Public works departments operate within the context of local government. In the three-course government unit, the processes of state and local government are examined from a historical perspective. Practices are then reviewed in relation to state regulations.

Program Requirements

All participants in the Certified Public Works Manager Program must be high school graduates or hold a high school equivalency certificate. It is highly recommended that individuals entering the program have a minimum of three years of experience in supervision.

Prerequisite Information

All students entering the program must first successfully complete the three Section A (Management) courses before taking the three Section B (Technical) courses the next semester. Section B courses must be completed before taking any courses in Section C (Government). The Review Course is optional. 

State Exam Requirements

All nine courses are required before taking the New Jersey State CPWM exam. This state licensing exam is administered by the Department of Community Affairs (DCA) in April and October of each year. The DCA application form is available at, or applicants can call 609-292-9757. Completed applications must be received at DCA one month before the exam date.

All applicants must:

  1. Be a high school graduate or hold a high school equivalency certificate
  2. Complete all nine public works manager courses offered by CGS
  3. Have five years of supervisory experience as a public or private sector public works manager within the last 10 years
  4. Be a minimum of 21 years of age
  5. Be a United States citizen
  6. Be a person of good moral character

For complete certification requirements for Certified Public Works Manager, see PL 1991 c.258.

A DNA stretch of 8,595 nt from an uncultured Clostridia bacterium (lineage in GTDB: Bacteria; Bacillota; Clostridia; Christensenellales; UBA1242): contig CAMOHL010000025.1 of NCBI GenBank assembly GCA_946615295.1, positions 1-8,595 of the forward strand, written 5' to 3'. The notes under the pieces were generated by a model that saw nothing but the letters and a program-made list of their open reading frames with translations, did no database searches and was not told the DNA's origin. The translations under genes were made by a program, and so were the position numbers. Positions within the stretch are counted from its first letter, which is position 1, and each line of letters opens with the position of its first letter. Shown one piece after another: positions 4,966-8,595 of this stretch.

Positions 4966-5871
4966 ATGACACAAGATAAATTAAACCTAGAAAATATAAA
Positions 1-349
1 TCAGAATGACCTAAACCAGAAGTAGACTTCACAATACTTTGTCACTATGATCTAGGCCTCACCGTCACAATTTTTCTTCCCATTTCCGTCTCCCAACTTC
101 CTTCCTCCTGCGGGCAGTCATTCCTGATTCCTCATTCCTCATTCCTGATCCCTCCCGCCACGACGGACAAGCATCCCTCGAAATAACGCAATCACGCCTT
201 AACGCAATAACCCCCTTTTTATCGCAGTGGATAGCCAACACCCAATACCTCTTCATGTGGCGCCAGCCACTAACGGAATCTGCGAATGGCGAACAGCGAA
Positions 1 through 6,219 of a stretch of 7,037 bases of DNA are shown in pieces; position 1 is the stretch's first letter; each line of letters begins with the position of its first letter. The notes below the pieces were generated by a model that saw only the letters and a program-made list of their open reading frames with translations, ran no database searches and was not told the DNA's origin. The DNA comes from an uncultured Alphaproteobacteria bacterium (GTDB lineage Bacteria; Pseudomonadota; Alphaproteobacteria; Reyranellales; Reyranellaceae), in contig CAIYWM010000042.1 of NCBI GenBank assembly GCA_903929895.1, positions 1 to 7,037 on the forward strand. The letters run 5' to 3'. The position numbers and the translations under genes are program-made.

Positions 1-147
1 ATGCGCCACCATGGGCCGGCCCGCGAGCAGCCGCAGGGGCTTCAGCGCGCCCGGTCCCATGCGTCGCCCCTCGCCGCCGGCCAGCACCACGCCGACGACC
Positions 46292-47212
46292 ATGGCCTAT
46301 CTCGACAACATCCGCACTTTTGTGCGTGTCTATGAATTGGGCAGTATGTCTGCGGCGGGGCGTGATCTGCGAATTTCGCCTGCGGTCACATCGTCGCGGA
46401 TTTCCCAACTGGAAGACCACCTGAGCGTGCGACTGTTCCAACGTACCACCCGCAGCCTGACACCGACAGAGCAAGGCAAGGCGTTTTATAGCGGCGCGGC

Course Descriptions


Management Tasks, Responsibilities, and Practices 

30 hours
This introductory management seminar examines the role of a public works manager. The seminar is based on systematic approaches to individual, group, and organizational performance relative to planning, leadership, personnel performance, and decision-making skills development.

Managing and Developing Human Resources 

24 hours
Prerequisite: Management, Tasks, Responsibilities, and Practices
Public works environments affect human resource management because low pay, poor working conditions, and low social status inhibit worker performance. Human resources are vital to the quality of public works operation, yet little time or money is spent in this regard. Personnel work problems, effective supervision, labor relations, safety in the workplace, career development, and human resource planning are presented in this course.

Public Relations Seminar in Public Works

18 hours
Prerequisite: Managing and Developing Human Resources
The public works profession requires managers to act as public relations representatives. An awareness of public relations roles, and effective means of implementing public relations programs are addressed in this seminar.

Operations Resource Management 

42 hours
Public works performance is directly affected by the resources available to management. In this course, operational procedures are discussed relative to increasing efficiency through effective planning, evaluation of performance objectives, and inventory development. The technology of public works operations will be addressed in the areas of road maintenance, snow removal, leaves/recycling, parks, buildings and grounds maintenance, sewers, water, and fleet maintenance.

Management Accountability (formerly Information Systems)

6 hours
Public works departments must maintain accountability within their operations and community. Topics include monitoring and recording daily work activities, establishing performance standards, and reviewing important formulas and calculations to document performance.

Municipal Planning and Urban Development 

12 hours
The Municipal Land Use Law (N.J.S.A. 40:44d-1 et seq.) is reviewed in this course as part of the municipal planning process. Subdivisions, site plans, development ordinances, and municipal master plans are discussed as applicable to the public works function.

Local Government in New Jersey 

12 hours
Public works managers function within the structure of both state and local government. This program describes the historical development of counties, municipalities, school districts, and special districts in New Jersey. Attention is devoted to local governmental functions, the realities of working in a political environment, and the relationships within a two-party system.